Thursday, 14 June 2007

3 Months

Dear Lily

Today you are 3 months old. I know that I am becoming a broken record on this point, but I simply cannot believe how quickly the time has passed.

This last month you have started to do a few wonderful new things. You have worked out that your hands and feet belong to you and that they are quite useful little appendages. You have started to grab things with both your hands and to explore them thoroughly with both your eyes and your mouth. Your bunny has been very thoroughly examined - as have papa's face and mine. Your favourite thing to do with your feet is to stand on them. For this you need a little support, but I am not sure that you are entirely aware of this minor fact yet. You stand up so straight and tall (well, all two foot of you) and it seems to fill you with pride.

You are also quite keen to talk. Currently we don't have a clear handle on what you are saying, but we do carry on lovely long conversations with you and love the sound of your voice. You also speak a lot to Tigger - holding his face to yours so as to ensure that he is listening. After a while you seem to get a little frustrated that he isn't speaking back and give him a good bashing, but you are a forgiving little soul and always seem ready to try again.

Possibly the most wonderful new thing, however, has been your new laugh. It is loud and simply filled with delight. After watching you laugh I get a rush of adrenaline and a desperate desire to hear it again. Papa and I have become addicts. We plot and scheme for new ways of making you laugh so that we can get our fix. So far aeroplanes and bouncing on the Swiss ball with you standing on our laps are the most reliable methods. Blowing raspberries on your belly also seems to work quite well.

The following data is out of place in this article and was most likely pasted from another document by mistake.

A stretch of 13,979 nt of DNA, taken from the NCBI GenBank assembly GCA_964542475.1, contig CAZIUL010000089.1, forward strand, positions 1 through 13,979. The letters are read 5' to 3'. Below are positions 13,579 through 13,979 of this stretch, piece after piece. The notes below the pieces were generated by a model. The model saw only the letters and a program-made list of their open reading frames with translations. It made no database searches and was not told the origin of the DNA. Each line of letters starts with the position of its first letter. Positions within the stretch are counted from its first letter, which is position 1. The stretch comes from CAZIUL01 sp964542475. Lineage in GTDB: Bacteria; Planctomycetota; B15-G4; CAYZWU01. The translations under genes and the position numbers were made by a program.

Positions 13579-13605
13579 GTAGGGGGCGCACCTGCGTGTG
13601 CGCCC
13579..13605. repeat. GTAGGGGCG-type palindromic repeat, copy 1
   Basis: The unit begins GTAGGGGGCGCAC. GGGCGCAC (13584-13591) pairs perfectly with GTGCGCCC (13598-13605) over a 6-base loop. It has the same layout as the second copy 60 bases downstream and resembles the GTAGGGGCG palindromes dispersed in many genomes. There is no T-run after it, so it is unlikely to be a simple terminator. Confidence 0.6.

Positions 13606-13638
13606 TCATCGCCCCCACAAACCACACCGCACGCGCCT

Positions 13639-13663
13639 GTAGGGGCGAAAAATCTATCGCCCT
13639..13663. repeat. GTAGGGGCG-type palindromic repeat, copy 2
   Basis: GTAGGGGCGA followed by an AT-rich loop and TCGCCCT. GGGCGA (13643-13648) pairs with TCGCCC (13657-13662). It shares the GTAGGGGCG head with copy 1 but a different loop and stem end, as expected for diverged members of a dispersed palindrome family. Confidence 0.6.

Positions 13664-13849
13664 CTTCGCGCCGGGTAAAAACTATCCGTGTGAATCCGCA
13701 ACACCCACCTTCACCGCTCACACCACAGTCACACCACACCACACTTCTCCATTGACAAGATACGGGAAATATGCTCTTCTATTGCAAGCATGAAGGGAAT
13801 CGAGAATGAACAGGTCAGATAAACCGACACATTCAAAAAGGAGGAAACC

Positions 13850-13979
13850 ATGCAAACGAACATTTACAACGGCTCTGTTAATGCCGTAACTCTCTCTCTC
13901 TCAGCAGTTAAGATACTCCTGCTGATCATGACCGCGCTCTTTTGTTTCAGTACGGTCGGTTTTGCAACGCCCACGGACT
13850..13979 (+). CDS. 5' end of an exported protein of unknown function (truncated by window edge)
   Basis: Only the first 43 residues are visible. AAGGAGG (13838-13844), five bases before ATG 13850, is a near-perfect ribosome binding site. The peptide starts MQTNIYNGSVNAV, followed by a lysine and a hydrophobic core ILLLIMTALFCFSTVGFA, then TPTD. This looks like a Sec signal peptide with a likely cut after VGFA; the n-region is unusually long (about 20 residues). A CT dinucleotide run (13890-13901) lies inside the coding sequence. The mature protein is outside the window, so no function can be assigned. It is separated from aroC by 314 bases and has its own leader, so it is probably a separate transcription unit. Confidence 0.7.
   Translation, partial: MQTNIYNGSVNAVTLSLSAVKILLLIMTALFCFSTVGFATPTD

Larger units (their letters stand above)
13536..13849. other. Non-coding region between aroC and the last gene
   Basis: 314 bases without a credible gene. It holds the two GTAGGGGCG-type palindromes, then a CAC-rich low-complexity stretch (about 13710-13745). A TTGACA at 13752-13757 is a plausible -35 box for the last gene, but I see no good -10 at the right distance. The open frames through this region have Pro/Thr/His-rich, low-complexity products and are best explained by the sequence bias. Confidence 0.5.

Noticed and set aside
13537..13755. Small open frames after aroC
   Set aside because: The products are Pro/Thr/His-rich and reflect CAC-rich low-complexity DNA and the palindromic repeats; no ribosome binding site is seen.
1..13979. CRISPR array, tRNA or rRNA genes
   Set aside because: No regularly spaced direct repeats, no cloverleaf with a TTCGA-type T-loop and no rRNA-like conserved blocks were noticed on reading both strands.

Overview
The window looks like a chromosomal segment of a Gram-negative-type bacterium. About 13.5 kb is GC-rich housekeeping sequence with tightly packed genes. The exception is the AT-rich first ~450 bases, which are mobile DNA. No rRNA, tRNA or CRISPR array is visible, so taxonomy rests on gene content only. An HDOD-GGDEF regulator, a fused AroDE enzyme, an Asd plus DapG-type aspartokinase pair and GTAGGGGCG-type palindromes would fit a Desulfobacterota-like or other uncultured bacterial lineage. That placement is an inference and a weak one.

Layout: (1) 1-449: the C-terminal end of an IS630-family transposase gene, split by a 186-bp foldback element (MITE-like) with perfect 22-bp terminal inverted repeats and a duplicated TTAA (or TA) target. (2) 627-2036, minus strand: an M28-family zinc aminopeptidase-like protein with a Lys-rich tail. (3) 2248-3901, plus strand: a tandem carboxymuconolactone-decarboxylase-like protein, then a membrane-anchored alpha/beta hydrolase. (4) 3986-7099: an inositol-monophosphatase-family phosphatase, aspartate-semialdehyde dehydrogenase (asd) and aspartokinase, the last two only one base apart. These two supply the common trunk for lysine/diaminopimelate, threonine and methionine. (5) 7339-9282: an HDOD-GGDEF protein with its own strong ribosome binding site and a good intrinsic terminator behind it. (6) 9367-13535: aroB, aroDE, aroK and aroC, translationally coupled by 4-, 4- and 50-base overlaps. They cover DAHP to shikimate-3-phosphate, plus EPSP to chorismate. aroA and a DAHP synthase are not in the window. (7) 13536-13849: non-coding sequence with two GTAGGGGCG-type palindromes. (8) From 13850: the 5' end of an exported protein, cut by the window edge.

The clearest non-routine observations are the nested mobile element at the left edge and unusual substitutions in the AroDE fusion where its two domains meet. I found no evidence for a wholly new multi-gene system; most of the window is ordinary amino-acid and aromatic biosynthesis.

The weekend before last we went up to Sydney to visit your grandpa and grandma and your uncle and aunty. The car ride up was a bit of a nightmare. You decided early in that it was not where you wanted to be and it all went downhill from there. We arrived exhausted, after several hours of screaming, determined never to drive anywhere with you again. Luckily, you recovered very quickly and even decided that Grandpa could see some of your smiles this time and so the two of you got along very well.

On the Saturday, we took the ferry to the Writers Festival, but you slept for the whole trip and didn't get to see the beauty of the harbour on our way there or back. You did wake up for a brief period while we were there (probably because the broadcast of Frank Brennan's session was particularly loud and we were sitting very close to the loud speaker), which gave you the chance to have a good chat with uncle Jono and my supervisor, who declared you to be "heavenly". We never made it inside to any of the sessions, as the lines were ridiculously long, but Andy regaled us with stories about her trip to South Africa for the production of the film of her own book and so we ended up having our own private writers festival over coffee (well, you had breastmilk, but you get the idea).

The Sunday morning was Papa's birthday and so we went to Bodhi for brunch with uncle Jono, aunty Nat and a few other friends, who all got the chance to chat with you as you were once again awake and alert. From there we nervously got into the car for the long trip home, only to find that you were perfectly content to be there. You played with Tigger, slept and got to eat the moment you were hungry (since I was sensible enough to express some milk for you in advance this time), and so we arrived home happy and well rested.